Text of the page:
Submitted by Anonymous on Tuesday, Jun 5 @ 9:53am
ReChurch by Stephen Mansfield (Tyndale, 2010)
A review, endorsement, and testimony
Lead Pastor, Elk Grove Baptist Church
I’ve read a lot of books over the years—many good books that were both interesting and helpful. I can still count them on one hand the ones that impacted me in a significant, life-shaping way. I just added one to the list in the last six months, ReChurch by Stephen Mansfield.
I’m still debating if the book is as great as I think it is, or if it was simply the greatness of God to drop it in my lap precisely when I needed it. It’s probably a combination of both. The subtitle “Healing Your Way Back to the People of God” makes it clear this is a book for those who have been hurt by God’s people—the church. I was given the book during one of the hardest seasons of ministry in my life. Our church went through a year of disagreement and turmoil where we lost families and a staff member. It didn’t all happen in the most Christ-like manner. I found myself hurting deeply.
I skimmed the book and was struck by its relevance for my situation. I saw that it could guide me through some practical steps to make sense out of what I had experienced and move beyond it. I scheduled a 2-day personal spiritual retreat and headed off with my Bible, ReChurch, a pile of emails and all the pain I had accumulated. I had never done a personal retreat before. I was not prepared for the way God would meet me.
Before getting to what for me was the “practical” part of the book (I like practical!), Mansfield lays a good foundation. He shows that throughout church history some of the great leaders were hurt by Christians before their season of greatness. He also puts the way we sin against each other in the larger context of the spiritual drama that is much larger than me and my pain. Then chapters 4 and 5 provided me with some concrete tools to deal with the weight I knew I needed to unload.
Early on in Chapter 4, “Lessons from a Season in Hell,” Mansfield says, “We often spout platitudes about how hard times make us better. What we should say is that hard times can make us better if we go through them in a redemptive way. Otherwise, hard times can just kill us, or crush our spirits so we are never whole again.” He then gives five questions to help us learn from what we have experienced. I found the first and the last most helpful for me: Of the things your critics said, what is true and what was just intended to hurt? and During the bruising season, what fed your inspiration and your dreams? The first helped me see some things about my ministry and leadership style through the eyes of others—to discover the valid nuggets of truth in the criticism and to dump the things I knew were simply not true. The last question gave me insight into the nonnegotiable core values I held for my ministry and my church. I knew I needed to make sure these things are clear to others—and embraced by the leadership and people in my church.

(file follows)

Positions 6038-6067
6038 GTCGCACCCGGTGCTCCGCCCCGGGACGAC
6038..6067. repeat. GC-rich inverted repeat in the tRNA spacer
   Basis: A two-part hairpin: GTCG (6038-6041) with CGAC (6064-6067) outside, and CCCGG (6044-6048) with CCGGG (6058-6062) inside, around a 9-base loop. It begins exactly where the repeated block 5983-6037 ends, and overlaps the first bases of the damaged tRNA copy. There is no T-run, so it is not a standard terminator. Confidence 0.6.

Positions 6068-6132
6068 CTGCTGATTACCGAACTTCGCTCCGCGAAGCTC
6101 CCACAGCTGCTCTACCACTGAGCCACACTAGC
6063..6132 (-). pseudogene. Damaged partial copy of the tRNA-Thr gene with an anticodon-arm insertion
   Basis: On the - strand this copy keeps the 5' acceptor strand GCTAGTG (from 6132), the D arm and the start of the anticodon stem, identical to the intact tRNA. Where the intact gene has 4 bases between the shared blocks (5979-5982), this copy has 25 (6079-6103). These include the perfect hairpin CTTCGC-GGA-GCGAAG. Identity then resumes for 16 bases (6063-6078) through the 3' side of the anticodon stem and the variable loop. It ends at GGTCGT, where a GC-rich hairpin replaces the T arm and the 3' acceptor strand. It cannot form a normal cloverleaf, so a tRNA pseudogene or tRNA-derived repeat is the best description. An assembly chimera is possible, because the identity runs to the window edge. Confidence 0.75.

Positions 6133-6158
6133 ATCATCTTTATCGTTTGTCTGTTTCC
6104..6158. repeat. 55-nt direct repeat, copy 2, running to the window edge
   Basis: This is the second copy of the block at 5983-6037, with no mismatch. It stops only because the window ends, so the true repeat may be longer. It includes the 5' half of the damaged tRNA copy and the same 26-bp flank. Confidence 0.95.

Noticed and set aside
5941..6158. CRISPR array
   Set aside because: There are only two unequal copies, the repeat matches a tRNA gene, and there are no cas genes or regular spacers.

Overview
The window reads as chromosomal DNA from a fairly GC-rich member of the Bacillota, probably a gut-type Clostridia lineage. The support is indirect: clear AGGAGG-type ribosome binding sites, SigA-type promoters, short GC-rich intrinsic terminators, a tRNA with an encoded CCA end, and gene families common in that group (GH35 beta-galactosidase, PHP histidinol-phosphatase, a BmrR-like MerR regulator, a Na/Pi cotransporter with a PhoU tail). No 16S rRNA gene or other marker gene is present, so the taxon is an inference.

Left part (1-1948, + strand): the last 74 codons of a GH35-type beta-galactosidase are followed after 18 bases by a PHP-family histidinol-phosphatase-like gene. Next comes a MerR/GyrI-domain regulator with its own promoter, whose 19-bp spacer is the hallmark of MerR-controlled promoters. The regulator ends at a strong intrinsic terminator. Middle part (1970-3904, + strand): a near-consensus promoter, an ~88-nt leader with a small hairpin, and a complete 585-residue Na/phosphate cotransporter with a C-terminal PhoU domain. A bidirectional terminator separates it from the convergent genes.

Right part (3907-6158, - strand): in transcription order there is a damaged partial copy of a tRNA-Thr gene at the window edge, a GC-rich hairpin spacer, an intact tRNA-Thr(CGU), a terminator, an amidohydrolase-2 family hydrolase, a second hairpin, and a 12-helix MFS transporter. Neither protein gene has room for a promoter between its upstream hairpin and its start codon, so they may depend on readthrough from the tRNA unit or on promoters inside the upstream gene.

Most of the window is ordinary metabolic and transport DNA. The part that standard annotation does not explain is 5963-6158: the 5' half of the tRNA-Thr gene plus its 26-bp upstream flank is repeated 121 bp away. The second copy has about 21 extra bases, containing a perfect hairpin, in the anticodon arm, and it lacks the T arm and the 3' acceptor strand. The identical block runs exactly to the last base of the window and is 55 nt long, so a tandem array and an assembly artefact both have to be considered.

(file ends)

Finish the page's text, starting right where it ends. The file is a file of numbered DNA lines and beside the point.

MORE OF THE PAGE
Chapter 5, “The Throne Room of Your Mind,” has to do with forgiving those who have hurt you. I couldn’t have said it better than Mansfield does, “Most sermons on forgiveness didn’t work for me... they wanted me to feel differently about the people who had wronged me and then to act sweetly and lovingly toward them based on those new feelings… What I needed were actual steps to take, things to do that would ultimately leave me changed.”
As Mansfield explained the concepts behind the three New Testament words for forgiveness, I saw some specific actions I could take. It was easy for two of the three; the middle one was more of a challenge. The first one had to do with “releasing and setting free” as in the Old Testament scapegoat idea. After making a written list of offenders and offenses, I placed it on the cross in the chapel of the retreat center, praying through it—transferring the responsibility for handling those hurts from me to Jesus. I didn’t have a scapegoat handy, but there was a stream. I shredded the page into small pieces and watched them float away, never to be mine to find or deal with again!
It was a long day and at times a hard day, but at the end of it I felt a weight lifted from me and a release like I had never felt before. I felt release—physically, emotionally, spiritually. I slept longer and better (in not that great of a bed, I might add!) than I had in months. I was ready to meet God the next day and look forward—to what he could do through our church in the months and years ahead.
I know that everything in my church does not depend on me or even revolve around me. (Oh, how I know that!) Yet I’m well aware that I set the pace, and that the church will not go beyond where I am able to lead it. I knew last fall that I had to deal with the weight of my own pain and hurt and move beyond it to lead the church past it. The last six months have seen a marked change in the spirit and tone of the church. We have seen the faithfulness of God in the difficult times, and are dreaming a larger vision. We are seeing his hand at work in remarkable ways. I know what God did in me isn’t the only thing that contributed to the change, but I know it was an important piece.
I’m not sure how I would have arrived at where I needed to be without God using Mansfield’s ReChurch the way he did. It joins the short list of books that have profoundly impacted my life and ministry.